Recently, environmental scientists have paid attention to the relationship between dietary estrogens and hormone-dependent cancer (Barnes 1998; Clarke et al. 2001), especially breast cancer, which is the most common cause of death in women worldwide (Key et al. 2001; Lacey et al. 2002). Although their relative contribution to the genesis of breast cancer in humans appears to be controversial (Safe 1997), xenoestrogenic compounds can add to the estrogenic burden and therefore could be a potential source of estrogenic exposure in women, especially in prepubertal and postmenopausal years. Some studies have shown that Zen stimulates the growth of MCF-7 breast cancer cell lines in vitro (Makela and Davis 1994; Zava et al. 1997), and enlarge mammary tumors in mice (Schoental 1974), reflecting its estrogen receptor-agonist properties.
In present study, we examined the effect of Zen and ?-Zel at different concentrations on T47D, estrogen receptor-positive, and MDA-MB-231, estrogen receptor-negative breast cancer cell lines as negative control cells, for in vitro model determination of these myco-estrogens and 17-?-Estradiol (E2) as positive control agent. We also investigated the preventive effect of Raloxifene, new SERMs (Selective Estrogen Receptor Modulators) with mixed agonist/antagonist properties, on estrogen receptor, and identified the potential reduction in the risk of breast cancer (Barrett-connor 2001; Kim et al. 2002). The effects of Raloxifene on the above mentioned cell lines alone and in combination with test myco-estrogens and E2 have been studied to show the anti-estrogenic effect on T47D cells.
Zearalenone, ?-Zearalenol, 17-?-Estradiol, and Raloxifene were purchased from Sigma (Steinem, Germany). The stock solutions of estrogenic compounds were prepared in absolute ethanol. The final concentration of solvent was 0.5% (v/v). The stock solutions were stored at 2?8?C. Serial dilutions for all compounds were made in culture medium. RPMI 1640, Dulbecco's Modified Eagle Medium or DMEM, and their phenolred-free, Fetal Bovine Serum (FBS), L-Glutamine, Trypsin-EDTA, and Penicillin-Streptomycin were purchased from Gibco BRL (Grand Island, NY), and Charcoal-Dextran Treated FBS purchases from Hyclone (Logan, Utah).
Breast cancer human cell lines, T47D, passage number 18?25 (estrogen receptor-positive, ER+), and MDA-MB-231, passage number 44-51 (estrogen receptor-negative, ER?) were obtained from American Type Culture Collection (Manassas, Virginia). T47D cells were maintained in RPMI 1640 with added 5% FBS, 1% L-Glutamine, and Penicillin-Streptomycin, and then cells were incubated at 37?C in a 5% concentration of CO2. MDA-MB-231 were maintained in DMEM with added 10% FBS, 1% L-Glutamine, and Penicillin-Streptomycin at 37?C in a 5% concentration of CO2. Two days before experiment, the media of cells were removed and phenol red-free medium with Charcoal Dextran Treated FBS was added to cells.
Cells were harvested by Trypsin-EDTA and resuspended in fresh medium and seeded in 96-well culture plates at 4000 cells/well. After 1 day incubation in order to cells attaching, different concentrations of test compounds were prepared by serial dilution (1:10) and each concentration added to wells as quadrupled from 10?4M to 10?14M. In each plate, there were control wells (cells without test compounds) and blank wells (the medium only). On day 3 the medium was removed and fresh medium with these compounds were added to cells. All compounds were added to cells alone to observe the effects and then Zen, ?-Zel, E2 in combination with Raloxifene, added to the cells. After 7 days the plates were prepared for viability assay.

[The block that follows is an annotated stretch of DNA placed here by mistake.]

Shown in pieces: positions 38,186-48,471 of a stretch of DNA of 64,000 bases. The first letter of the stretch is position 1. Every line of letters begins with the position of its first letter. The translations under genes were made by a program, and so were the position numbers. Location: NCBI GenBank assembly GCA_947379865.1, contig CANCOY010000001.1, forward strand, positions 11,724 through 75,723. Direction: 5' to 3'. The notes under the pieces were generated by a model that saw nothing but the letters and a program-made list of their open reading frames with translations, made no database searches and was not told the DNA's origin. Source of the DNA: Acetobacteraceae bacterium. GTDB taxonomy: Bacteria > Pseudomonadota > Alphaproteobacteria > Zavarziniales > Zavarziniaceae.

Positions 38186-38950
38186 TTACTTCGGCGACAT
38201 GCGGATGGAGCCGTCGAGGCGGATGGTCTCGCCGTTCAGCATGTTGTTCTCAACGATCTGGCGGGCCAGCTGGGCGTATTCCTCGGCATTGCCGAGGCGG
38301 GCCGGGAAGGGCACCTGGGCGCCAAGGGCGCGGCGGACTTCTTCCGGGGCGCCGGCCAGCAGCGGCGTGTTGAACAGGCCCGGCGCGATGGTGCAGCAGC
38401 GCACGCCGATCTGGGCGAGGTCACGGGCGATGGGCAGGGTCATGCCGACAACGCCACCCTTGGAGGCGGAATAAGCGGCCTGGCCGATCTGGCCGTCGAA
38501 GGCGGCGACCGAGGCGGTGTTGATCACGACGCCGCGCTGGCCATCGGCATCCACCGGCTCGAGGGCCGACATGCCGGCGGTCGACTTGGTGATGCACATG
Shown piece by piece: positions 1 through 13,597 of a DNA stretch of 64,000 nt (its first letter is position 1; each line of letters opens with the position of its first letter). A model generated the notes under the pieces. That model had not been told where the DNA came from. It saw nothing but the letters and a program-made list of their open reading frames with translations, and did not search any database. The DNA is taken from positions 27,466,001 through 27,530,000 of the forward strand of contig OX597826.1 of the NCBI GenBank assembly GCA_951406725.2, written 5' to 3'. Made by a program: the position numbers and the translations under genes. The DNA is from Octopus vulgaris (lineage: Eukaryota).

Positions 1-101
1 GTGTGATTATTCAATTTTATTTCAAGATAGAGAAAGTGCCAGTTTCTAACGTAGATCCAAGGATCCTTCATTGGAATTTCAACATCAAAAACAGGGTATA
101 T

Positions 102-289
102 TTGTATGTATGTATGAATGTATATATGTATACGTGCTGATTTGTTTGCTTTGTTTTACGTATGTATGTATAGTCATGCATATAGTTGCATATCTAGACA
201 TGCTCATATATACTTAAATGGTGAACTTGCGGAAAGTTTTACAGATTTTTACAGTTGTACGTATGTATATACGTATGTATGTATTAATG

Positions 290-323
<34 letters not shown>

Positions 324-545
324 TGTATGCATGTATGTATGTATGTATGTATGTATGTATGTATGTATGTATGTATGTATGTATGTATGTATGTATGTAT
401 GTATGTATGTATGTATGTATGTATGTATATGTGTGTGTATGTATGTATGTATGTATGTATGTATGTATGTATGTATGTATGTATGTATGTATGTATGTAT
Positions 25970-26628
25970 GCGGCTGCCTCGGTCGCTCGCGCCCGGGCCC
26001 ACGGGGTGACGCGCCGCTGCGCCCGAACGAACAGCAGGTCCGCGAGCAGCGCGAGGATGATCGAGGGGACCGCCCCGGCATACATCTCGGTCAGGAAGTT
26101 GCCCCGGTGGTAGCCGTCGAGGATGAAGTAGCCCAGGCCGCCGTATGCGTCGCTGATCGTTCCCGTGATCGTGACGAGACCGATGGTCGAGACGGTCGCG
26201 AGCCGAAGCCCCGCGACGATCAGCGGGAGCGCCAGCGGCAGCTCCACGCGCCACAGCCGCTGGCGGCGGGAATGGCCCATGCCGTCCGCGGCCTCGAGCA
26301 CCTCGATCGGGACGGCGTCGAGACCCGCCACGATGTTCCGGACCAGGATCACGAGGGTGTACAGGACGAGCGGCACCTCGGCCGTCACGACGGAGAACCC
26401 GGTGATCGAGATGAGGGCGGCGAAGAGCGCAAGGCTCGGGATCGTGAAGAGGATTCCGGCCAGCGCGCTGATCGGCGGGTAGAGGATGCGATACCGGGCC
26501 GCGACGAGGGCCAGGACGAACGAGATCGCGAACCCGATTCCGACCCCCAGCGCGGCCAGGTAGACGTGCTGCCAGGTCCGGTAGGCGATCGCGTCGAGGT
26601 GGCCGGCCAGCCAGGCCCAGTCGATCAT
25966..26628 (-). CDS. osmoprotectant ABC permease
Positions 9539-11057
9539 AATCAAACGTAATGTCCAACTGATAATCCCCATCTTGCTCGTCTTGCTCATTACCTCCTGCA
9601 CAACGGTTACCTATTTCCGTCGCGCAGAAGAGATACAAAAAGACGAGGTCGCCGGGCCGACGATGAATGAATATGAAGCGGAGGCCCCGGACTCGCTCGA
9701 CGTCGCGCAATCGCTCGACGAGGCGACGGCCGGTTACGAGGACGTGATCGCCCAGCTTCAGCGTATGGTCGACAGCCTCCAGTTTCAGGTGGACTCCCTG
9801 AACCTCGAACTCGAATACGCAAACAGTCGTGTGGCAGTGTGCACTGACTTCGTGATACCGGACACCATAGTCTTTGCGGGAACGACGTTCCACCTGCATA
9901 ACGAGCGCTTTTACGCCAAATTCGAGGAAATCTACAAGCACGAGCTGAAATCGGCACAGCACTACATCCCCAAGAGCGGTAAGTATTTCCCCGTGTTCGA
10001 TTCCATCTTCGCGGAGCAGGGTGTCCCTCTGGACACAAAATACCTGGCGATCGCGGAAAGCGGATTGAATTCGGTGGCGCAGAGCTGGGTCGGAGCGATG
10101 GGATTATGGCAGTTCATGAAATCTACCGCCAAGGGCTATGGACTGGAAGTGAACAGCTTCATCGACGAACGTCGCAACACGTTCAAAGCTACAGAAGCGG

In order to determinate cell viability, the Resazurine-based method was used. Briefly, the method is designated for spectrophotometrically or fluorometricaily determining cell numbers as a function of metabolic activity using the dye Resazurine. Bio-reduction of the dye by viable cells reduces the amount of its oxidized form (blue) and concomitantly increases the amount of its fluorescent intermediate (red), indicating the degree of viability caused by the test compounds. After the exposure time of compounds, the media of plates were removed and 10% (v/v) Resazurine in phenol red-free medium with Charcoal Dextran treated with FBS was added to cells in plates and placed in the incubator. Between 2?4 h of exposure to the dye, the plates were removed from the incubator and the viability was measured fluorometrically while monitoring the increase in fluorescence at a wavelength 590 nm using an excitation wavelength of 560 nm by multi-plate reader. The plate reader was a dual-scanning spectrofluorometer, SPECTR Amax GEMINI XS made by Molecular Devices Co. (Sunnyvale, CA).
Data are presented as mean ? SD. Significance of results was assayed by using ANOVA, followed by Dennett's Comparison of Treatment against Control with p < 0.001 evaluated as statistically significant.
MDA-MB-231 cells (estrogen receptor-negative breast cancer line) were used as negative control for testing the estrogenic effect of tested compounds. As shown in Figure 1, none of the estrogenic test compounds had an effect on growth of this cell line in the used concentrations (10?6?10?12M), neither stimulation nor suppression.
Figure 2 shows the effect of different concentrations of Zen on T47D cells. At low concentrations, below 10?9M, there were no effects on growth of cells, at concentrations between 10?9 M and 10?6 M, the stimulatory effect was observed and the most was at 10?8 M, about 2-fold stimulation of the growth in comparison with control cells. At high concentrations, above 10?6 M, the growth was suppressed and it seems that the toxic effect of Zen on cells appears in these concentrations.